By Jared Chausow
By Katie Toth
By Elizabeth Flock
By Albert Samaha
By Anna Merlan
By Jon Campbell
By Jon Campbell
By Albert Samaha
It’s a sweaty Wednesday night at Paddles, Chelsea’s S&M dungeon of spanking chairs, steel ankle restraints and rough oak leg spreaders, and the obligatory clothing-check at the front of the house is thronged with horny men looking to release a little midweek ennui and get their freak on. And then there’s the guy with the hypodermic needles—Cure T-shirt, skinny black jeans, medical ID lanyard slung around his neck, and the eager look of the do-gooder in his eyes—asking each man in turn if he’d like a vaccination. “It’s definitely a buzzkill, I know,” says Dr. Demetre Daskalakis, 39, an assistant professor of medicine at the New York University School of Medicine who works out of Bellevue Hospital.
As Daskalakis walks a 42-year-old Wall Streeter wearing only a jock strap through the consent form attached to a clipboard (keep the top info sheet, sign the bottom one and leave it), the man asks, “Oh, so I’m the top and you’re the bottom?” drawing laughs from the conga line of naked and similarly jock-strap-clad men behind him. “Yes,” says Daskalakis. “And you get a lollipop afterward.”
Few things could dampen the mood of some 80 men having a consensual good time in these dark corners. But a sense of dread and fear has begun to grip the city’s gay and bisexual male community in recent weeks. The New York City Department of Health and Mental Hygiene has sounded an increasingly urgent alarm over a growing bacterial meningitis outbreak. This year alone, four men have contracted the potentially lethal disease, putting it on pace with last year’s record of 13 cases since the outbreak started in 2010. In that time, 22 gay and bisexual men have contracted an insidious strain of the bacteria that inflames the lining of the brain and the spinal cord. Seven have died, including three of the last five cases—practically half of the fatalities in just a matter of months.
It is a gruesome and painful illness. The disease can race from headache and fever to rampant rash and then to death within hours. Health officials are afraid that it could claim many more lives—both in the gay community as well as among straight people. But thus far, the disease, for reasons the health department can’t explain, has remained solely in the gay and bisexual community. “We don’t actually know why it’s only occurring in men who have sex with men,” says Dr. Jay Varma, deputy commissioner for disease control at the health department. “If you look at the subset that is this population, it is occurring at a rate 20 times higher than the overall population and 40 times higher than men who aren’t gay or bisexual. It’s frightening. We’re fearful that if we don’t stop it, it’s going to get worse.”
On March 6, the health department issued the latest in a series of dire alerts, warning the public and healthcare professionals of the danger. Doctors had not promptly reported some of the recent fatal infections to the department; some waited days until a lab had made a positive diagnosis. “That can make a difference in treatment and containment,” says Varma.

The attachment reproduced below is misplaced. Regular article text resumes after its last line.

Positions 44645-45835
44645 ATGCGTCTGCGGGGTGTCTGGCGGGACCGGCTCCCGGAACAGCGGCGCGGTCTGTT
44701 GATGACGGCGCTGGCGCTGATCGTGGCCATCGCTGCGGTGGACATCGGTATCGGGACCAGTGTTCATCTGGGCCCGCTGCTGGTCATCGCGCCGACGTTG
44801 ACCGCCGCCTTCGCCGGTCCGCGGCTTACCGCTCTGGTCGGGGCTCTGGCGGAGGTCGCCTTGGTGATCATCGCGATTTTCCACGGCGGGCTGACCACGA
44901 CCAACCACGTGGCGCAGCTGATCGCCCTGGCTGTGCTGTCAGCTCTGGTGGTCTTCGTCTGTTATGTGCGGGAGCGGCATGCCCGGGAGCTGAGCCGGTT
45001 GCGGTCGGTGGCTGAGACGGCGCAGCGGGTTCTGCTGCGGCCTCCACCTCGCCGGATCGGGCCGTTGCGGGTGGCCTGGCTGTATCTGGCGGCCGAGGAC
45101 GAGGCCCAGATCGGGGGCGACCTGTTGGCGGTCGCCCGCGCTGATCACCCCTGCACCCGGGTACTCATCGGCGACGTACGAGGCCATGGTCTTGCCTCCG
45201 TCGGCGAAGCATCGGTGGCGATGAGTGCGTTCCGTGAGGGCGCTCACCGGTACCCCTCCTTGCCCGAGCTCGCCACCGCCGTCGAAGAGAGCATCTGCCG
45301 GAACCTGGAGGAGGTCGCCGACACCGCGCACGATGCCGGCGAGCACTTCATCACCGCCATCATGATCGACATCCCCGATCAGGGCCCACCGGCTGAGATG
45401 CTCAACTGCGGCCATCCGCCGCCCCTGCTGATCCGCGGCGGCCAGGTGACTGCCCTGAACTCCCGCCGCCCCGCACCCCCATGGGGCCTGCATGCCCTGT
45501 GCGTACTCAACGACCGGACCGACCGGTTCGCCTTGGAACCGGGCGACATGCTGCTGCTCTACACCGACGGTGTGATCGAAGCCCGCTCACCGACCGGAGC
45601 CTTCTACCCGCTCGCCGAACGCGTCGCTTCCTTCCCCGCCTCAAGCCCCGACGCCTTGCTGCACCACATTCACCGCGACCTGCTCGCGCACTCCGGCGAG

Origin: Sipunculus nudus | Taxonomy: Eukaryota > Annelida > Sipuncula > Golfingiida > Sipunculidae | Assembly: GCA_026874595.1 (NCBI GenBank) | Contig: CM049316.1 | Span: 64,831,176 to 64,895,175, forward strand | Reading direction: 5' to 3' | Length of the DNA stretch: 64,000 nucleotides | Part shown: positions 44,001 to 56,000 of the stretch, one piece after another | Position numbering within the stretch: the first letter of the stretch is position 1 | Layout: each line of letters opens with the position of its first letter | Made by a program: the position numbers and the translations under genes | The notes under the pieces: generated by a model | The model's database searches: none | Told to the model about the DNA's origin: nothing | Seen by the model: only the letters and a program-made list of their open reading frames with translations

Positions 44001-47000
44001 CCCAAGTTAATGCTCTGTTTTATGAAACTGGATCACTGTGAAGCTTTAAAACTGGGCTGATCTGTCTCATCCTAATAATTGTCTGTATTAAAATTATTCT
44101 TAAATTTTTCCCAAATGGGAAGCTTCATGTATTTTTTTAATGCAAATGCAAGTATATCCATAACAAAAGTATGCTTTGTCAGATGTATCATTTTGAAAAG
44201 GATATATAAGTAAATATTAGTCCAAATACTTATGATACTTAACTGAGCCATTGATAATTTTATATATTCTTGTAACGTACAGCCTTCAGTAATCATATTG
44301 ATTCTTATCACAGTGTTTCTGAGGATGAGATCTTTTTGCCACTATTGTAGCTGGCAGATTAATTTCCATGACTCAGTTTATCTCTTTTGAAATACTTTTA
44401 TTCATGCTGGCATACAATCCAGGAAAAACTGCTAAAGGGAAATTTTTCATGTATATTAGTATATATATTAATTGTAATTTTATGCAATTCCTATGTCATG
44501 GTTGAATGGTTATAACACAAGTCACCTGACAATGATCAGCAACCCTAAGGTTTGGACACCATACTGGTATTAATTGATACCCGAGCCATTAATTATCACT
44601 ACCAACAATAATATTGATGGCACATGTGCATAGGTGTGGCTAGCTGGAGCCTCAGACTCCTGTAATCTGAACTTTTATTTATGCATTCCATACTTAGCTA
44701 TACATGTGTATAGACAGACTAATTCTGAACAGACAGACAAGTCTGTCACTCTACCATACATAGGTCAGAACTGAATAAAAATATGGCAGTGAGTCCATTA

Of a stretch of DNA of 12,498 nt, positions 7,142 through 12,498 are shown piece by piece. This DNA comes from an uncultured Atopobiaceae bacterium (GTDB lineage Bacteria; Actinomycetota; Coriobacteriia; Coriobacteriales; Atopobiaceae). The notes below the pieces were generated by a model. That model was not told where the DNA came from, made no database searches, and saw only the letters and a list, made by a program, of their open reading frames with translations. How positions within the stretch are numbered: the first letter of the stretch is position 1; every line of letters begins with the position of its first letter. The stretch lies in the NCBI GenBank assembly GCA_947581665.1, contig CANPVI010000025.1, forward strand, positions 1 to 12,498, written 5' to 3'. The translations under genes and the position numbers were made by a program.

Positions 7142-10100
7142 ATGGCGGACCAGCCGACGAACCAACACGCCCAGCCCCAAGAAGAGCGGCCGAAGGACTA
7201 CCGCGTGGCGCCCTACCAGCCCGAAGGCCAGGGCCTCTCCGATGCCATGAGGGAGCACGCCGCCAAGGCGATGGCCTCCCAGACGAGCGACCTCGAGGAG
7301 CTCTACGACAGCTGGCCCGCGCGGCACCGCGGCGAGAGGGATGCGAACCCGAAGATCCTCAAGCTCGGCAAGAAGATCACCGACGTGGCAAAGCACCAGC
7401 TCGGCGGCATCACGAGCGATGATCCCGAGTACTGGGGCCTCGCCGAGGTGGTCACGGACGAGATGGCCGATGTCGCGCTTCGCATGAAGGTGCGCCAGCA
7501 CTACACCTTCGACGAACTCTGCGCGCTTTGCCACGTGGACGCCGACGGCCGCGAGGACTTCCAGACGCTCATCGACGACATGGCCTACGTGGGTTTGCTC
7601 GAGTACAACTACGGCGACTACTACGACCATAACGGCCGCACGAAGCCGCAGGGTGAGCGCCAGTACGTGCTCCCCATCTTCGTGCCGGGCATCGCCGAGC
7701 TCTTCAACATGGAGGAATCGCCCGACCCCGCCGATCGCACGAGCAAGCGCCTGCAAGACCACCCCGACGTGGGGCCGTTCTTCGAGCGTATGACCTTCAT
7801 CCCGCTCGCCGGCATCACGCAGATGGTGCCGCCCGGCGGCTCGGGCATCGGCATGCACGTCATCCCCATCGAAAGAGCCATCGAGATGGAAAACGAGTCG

Though the health department does not believe there is a Patient X out there spreading the disease, it tracked nearly half of all its cases to Brooklyn, to areas as varied as DUMBO, Prospect Heights, Brownsville, Clinton Hill, Bed-Stuy, Crown Heights, and Williamsburg. Most of the men reported meeting for anonymous sex via gay social-media sites and phone apps like Grindr, Scruff, Adam4Adam, and Manhunt. The anonymity of such hookups (“Sometimes all a person knows is a screen name,” says Varma) has made tracking down carriers and halting the spread difficult. The department is using cell phone and computer information of known cases to locate others.
Since meningitis resides in the mucous and nasal passages of carriers—20 percent of whom never get sick—it is spread only by close contact, typically in places like schools and military barracks. It can be contracted by kissing or by any sort of shared saliva, or even just using the same drinking glass or utensils as an infected person. Health experts first identified the current strain during a 2006 outbreak, which started with a 47-year-old Bronx woman and circulated among drug users—mainly crack- and pot-smokers, because smoking irritates the lining of the throat and nasal passages, where the bacteria lives. They don’t know why it reappeared and, strangely, “We don’t know why it’s not spreading to other populations,” says Varma—like to heterosexual family members or co-workers whom they might kiss hello or share utensils with. But it could.
The health department originally thought the disease was spreading primarily among gay men with HIV—a risk factor for the disease—who had met anonymously online or through digital phone apps. But early this year it became clear the disease had invaded a much wider population. On March 6, the department expanded its vaccine recommendations to include all men who had sex with men, regardless of HIV status or where and how they met, and noting the shifting geography of recent cases, with four of the last five occurring in Manhattan. It also noted that several men in the outbreak had not self-identified as gay. The department urged medical professionals to perform complete sexual histories on their male patients to identify those at risk, and specifically urged it for men of color.